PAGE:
Whew! Yes, I’ve gotten this far. This far into this year and this far into life. But I’ve been wasting more than my usual share of days dithering. I wonder if I am alone in this? Courtney Martin, whose, newsletter I subscribe to, called this a “liminal pandemic moment.”
“We’re opening back up. We’re not opening back up. We want to open back up. We sort of actually don’t. We forgot how to socialize with a wide variety of people or in larger groups, so it all feels heightened—like waking up from a nap and being violently thrust into a brightly lit room of smiling, chatty people.”
Well, I am not intending to burst into any rooms of chatting people in actuality or even figuratively. Still, I feel the liminality of the moment. We are gathering tomorrow with our ‘pod’ from the last two years—Cheshire and Justin, his parents, Julia and I–which is quite comfortable. There remains, however, the rest of life–transitions, community, and what the future holds.
As for moving further into community which I still so desperately want to do, it is still mostly at church. I find that during coffee hour or during choir free time before services, I have lost any hint of sparkling conversation if sparkling conversation was ever my gift! I realize I’ve sent out this groan before. My conversational abilities may not have gotten any worse than they were or rather, no one would notice if I had gotten worse.
“Fine” or “Basically okay” are my standard answer to ‘how are you.’ Both are true and not true. I cannot wait to turn the question around, but when I am not willing or able to summon up more than a “fine,” what is the incentive for the conversation partner to say more?
When asked further, I call these ‘challenging times’ but I’ve been using that explanation/excuse/reason now for two years and a few months. It was transition from Madison, feeling lost in MA, transition to lock down and then out of lock down, transition to Julia’s wonky senior year and then transition to Julia’s post-high school life, transition to the transition program, and I’m sure as more in-person activities for me open up, it will be transition to that.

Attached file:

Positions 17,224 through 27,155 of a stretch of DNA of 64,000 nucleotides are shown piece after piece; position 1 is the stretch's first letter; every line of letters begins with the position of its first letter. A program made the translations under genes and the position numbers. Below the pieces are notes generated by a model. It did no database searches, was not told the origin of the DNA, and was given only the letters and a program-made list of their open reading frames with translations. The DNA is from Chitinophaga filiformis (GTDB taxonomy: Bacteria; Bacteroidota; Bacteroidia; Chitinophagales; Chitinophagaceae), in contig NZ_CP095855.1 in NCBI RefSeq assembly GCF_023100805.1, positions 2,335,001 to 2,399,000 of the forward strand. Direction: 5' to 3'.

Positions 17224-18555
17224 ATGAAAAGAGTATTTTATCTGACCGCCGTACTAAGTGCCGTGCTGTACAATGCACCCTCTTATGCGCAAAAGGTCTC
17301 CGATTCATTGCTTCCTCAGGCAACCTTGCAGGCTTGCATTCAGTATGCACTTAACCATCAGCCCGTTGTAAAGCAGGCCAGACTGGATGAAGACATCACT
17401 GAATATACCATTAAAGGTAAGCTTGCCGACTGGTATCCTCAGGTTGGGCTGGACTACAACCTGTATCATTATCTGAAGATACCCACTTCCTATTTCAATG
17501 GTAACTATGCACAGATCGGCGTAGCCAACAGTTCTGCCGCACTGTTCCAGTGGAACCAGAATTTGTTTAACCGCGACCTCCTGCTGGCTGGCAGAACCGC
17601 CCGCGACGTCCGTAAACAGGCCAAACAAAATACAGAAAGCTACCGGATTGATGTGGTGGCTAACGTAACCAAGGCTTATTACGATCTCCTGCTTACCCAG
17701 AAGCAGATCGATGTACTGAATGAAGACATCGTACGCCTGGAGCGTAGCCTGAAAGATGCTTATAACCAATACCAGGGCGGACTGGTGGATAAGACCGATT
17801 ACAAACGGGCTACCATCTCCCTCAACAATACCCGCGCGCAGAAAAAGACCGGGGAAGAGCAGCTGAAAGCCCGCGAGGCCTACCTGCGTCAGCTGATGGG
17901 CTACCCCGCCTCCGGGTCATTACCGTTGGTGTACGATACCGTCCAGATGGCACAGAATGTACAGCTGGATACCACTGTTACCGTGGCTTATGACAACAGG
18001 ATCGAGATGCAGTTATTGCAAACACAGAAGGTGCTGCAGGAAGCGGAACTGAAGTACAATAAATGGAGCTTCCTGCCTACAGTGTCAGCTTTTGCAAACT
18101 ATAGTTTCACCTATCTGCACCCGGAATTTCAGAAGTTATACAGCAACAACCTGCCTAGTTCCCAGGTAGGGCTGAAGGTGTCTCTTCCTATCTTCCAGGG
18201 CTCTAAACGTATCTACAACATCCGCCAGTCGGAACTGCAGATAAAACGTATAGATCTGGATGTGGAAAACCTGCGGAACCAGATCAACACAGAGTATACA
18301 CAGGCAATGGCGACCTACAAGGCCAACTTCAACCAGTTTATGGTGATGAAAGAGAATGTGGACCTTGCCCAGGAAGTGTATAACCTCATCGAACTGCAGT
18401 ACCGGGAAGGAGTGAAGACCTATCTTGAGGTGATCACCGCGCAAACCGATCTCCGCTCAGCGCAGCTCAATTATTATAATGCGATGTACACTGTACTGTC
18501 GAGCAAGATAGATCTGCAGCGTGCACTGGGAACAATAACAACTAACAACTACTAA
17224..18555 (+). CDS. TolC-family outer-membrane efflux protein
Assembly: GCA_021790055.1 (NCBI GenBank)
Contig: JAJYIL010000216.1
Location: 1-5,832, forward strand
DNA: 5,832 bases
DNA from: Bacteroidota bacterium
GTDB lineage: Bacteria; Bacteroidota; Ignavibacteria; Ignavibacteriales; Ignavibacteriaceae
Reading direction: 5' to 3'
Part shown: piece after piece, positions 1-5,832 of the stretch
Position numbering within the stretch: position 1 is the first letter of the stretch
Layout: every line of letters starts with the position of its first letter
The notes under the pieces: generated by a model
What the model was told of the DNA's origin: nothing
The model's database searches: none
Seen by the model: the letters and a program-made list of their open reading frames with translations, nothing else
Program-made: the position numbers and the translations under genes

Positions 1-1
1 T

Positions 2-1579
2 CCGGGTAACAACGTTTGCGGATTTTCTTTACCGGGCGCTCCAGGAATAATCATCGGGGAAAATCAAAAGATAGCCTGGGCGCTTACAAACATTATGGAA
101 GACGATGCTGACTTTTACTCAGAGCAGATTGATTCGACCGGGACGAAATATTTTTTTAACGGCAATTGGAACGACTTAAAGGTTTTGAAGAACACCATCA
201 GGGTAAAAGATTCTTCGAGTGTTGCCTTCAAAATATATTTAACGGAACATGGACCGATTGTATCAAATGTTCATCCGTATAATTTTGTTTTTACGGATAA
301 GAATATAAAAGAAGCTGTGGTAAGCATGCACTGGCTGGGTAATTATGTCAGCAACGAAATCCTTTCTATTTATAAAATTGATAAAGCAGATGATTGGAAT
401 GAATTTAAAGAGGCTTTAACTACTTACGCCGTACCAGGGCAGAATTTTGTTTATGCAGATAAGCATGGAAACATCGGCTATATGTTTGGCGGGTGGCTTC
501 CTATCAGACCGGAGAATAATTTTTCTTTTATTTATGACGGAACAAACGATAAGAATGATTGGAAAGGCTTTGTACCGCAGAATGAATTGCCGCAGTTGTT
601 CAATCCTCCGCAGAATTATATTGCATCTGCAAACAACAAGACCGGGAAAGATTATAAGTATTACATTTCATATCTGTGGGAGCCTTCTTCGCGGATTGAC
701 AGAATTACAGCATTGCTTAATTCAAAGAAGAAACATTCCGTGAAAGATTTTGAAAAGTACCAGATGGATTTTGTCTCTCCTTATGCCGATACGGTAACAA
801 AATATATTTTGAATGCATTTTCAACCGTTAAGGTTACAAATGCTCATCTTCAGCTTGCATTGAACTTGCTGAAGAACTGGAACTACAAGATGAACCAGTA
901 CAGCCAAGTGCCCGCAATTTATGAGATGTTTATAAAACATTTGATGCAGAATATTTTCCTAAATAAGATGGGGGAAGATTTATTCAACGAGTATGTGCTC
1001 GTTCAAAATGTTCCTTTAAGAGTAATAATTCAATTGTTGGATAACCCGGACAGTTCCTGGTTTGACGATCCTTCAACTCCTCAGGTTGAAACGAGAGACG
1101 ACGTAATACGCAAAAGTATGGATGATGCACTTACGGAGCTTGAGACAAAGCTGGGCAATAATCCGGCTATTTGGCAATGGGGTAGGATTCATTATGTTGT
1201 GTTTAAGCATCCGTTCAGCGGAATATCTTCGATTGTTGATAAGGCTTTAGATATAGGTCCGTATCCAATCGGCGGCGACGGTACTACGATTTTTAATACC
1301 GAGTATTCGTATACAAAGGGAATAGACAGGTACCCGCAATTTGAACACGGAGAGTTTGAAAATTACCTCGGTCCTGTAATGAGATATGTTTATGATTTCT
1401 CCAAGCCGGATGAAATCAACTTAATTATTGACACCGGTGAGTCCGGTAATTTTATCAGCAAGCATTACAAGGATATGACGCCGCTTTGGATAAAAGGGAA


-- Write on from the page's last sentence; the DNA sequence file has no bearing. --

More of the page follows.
Oh, the Chinese curse! May you live in interesting times! Which these definitely are. Which is actually not a Chinese curse. The closest Chinese expression translates to “Better to be a dog in times of tranquility than a human in times of chaos.” I have chosen to a great extent the being human in times of chaos. And then, have moaned and groaned about being that human!
And it is me that plunged us into the chaos of moving. Granted I did not expect a pandemic to complicate settling Julia and finding community, but when you jump in a murky, deep end who knows what will come up from the bottom of the pool?
I think I have been presented with this lesson before. Perhaps I’ve finally learned something from it?
And so, what have I been doing this fall? Well, I cleaned up the garden, rehung most of the pictures that fell down in the heat of last summer (unsolicited advice: Don’t use Command velcro strips on anything!). I’ve helped to facilitate a weekly Zoom meditation hour at church and currently, helping with our anti-racism course. Julia and I went to the church retreat this fall at Ferry Beach in Maine and had a quiet, good time.
I’ve taken many, many calls and answered emails regarding Julia’s rough days at the transition program. Primarily, she did not want to go out in to the community with the rest of her group. She had lots of anxiety and she let it all out for her teachers and aides, including a few days of hitting and threatening to hit, and a few times of banging her head against the wall and threatening to harm herself. With a sigh of some relief, I can see that her days are getting better. She is going out of the program building more often and she is showing some interest in buy things at stores. She even helped hand out lunch bags with the Grab and Go food program.
At HILR, I had a theater class that was great fun and a class on Pauli Murray, a civil rights activist who became a lawyer, women’s rights activist, author, and later in life, an Episcopal priest. We are reading a great biography, Jane Crow, and Netflix is featuring a documentary about her. Knowing about her humbles me—her perseverance and resilience inspire me. And she was so smart!